Farmers in Haryana’s Jind district will organise a tractor rally on Independence Day to protest against the Centre’s three agricultural laws, ANI reported on Sunday.

The protestors will also exhibit tableaus in the city, farmer leader Bijendra Sindhu told the news agency. “Both the national flag and kisan flag will be mounted on tractors,” Sindhu added.

The farmer leader added that a route plan will be sent to the district commissioner before the event.

Singh said that the farmers will not allow any Bharatiya Janata Party leader to hoist the national flag on Independence Day. He added the protestors won’t stop the party’s leaders from coming to Jind, but will show them black flags upon arrival.

The protestors will also pay tributes to freedom fighters, Times Now reported. They told the news channel that their rally will be peaceful.

Bhartiya Kisan Union spokesperson Rakesh Tikait extended his support to the tractor rally. “Carrying out tractor rally is not a bad thing,” he was quoted as saying by ANI. “People of Jind are revolutionaries. They have taken the right decision of carrying out the tractor parade on August 15. I don’t know what Samyukt Kisan Morcha will decide.”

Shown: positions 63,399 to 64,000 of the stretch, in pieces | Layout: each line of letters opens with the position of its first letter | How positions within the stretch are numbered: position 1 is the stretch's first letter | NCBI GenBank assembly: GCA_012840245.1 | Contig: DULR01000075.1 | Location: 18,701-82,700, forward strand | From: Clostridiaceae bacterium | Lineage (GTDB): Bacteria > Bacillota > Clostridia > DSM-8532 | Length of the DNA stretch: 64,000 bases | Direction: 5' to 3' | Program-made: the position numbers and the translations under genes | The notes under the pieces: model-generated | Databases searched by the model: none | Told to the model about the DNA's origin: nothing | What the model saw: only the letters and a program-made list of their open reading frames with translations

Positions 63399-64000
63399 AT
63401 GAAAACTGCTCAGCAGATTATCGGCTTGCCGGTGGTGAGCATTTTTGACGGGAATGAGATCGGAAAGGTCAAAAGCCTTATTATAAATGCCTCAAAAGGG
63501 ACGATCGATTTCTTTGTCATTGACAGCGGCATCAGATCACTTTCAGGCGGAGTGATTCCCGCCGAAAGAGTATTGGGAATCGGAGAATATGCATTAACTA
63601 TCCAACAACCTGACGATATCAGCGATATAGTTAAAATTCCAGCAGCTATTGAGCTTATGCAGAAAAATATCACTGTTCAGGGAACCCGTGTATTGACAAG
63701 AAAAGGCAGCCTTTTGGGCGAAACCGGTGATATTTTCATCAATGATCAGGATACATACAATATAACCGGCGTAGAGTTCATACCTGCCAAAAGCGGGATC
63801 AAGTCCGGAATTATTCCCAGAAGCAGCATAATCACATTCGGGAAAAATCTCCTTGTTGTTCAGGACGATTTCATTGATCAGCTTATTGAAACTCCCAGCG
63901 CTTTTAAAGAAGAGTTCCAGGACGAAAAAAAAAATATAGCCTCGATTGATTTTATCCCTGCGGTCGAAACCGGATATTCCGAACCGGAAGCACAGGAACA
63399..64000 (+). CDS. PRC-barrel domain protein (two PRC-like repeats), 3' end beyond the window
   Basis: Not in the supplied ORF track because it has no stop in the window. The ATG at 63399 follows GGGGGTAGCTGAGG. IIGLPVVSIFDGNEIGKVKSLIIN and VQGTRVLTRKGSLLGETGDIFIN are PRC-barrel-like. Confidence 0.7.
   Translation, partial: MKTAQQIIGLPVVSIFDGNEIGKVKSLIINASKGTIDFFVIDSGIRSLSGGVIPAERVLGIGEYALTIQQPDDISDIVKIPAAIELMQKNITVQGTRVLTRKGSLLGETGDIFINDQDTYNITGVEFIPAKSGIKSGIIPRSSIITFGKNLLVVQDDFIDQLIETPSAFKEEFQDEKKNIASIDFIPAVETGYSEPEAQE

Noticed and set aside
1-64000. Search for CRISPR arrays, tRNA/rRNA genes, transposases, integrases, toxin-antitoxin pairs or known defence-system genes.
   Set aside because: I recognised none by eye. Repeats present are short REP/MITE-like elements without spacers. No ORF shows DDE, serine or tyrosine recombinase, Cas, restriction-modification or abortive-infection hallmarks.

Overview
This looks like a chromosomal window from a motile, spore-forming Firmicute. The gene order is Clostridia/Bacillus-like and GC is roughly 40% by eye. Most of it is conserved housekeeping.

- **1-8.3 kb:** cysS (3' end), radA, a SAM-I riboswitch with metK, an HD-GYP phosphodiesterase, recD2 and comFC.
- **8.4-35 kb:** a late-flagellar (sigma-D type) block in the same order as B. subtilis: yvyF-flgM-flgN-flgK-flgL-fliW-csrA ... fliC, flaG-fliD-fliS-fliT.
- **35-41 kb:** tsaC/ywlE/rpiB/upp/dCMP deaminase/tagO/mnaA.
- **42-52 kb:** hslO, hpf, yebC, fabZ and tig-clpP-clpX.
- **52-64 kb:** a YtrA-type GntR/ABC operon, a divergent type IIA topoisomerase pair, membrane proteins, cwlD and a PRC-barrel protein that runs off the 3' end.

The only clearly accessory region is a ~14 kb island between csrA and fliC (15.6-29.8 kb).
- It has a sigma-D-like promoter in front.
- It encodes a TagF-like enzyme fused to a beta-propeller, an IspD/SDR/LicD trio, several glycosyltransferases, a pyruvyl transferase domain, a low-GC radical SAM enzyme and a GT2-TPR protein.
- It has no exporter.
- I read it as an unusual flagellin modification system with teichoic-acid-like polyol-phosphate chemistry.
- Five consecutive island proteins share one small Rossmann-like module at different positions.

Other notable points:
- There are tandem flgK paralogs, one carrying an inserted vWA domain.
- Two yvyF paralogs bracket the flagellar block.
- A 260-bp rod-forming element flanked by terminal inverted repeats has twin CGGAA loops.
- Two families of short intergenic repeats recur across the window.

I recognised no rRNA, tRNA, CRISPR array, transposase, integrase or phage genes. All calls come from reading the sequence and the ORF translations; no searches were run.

The farmer leader added: “It will be a moment of pride to see the tractor parade with national flags mounted on them. It builds a spirit of nationalism.”

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  2. No record of farmer deaths during protest, claims Centre even as Punjab confirms over 200 fatalities

Thousands of farmers, mostly from Punjab, Haryana and Uttar Pradesh, have camped outside Delhi since November, braving the cold, heat and rain, firm on their demand that the central government repeal the three laws that open up the country’s agriculture markets to private companies.

The farmers had held a huge tractor rally in Delhi on Republic Day also to call for the repeal of the contentious farm laws. The event resulted in violence as some groups of protestors broke through barricades and clashed with the police, who used tear gas and batons to push them back. One person died in the clashes.

Some protestors also forced their way into the Red Fort, climbed its ramparts and hoisted the Nishan Sahib, a religious flag that flies atop gurdwaras.

In the aftermath of the violence, there was a clampdown on the farmers’ agitation. Barricades were erected at protest sites near Delhi and internet services were suspended. Police complaints were filed against farmer leaders and journalists, and hundreds of protestors were arrested.

Since July 22, the farmers have been protesting in batches of 200 at Jantar Mantar, organising a “kisan sansad” or farmers’ parliament, parallel to the proceedings at the Monsoon Session in the Indian Parliament.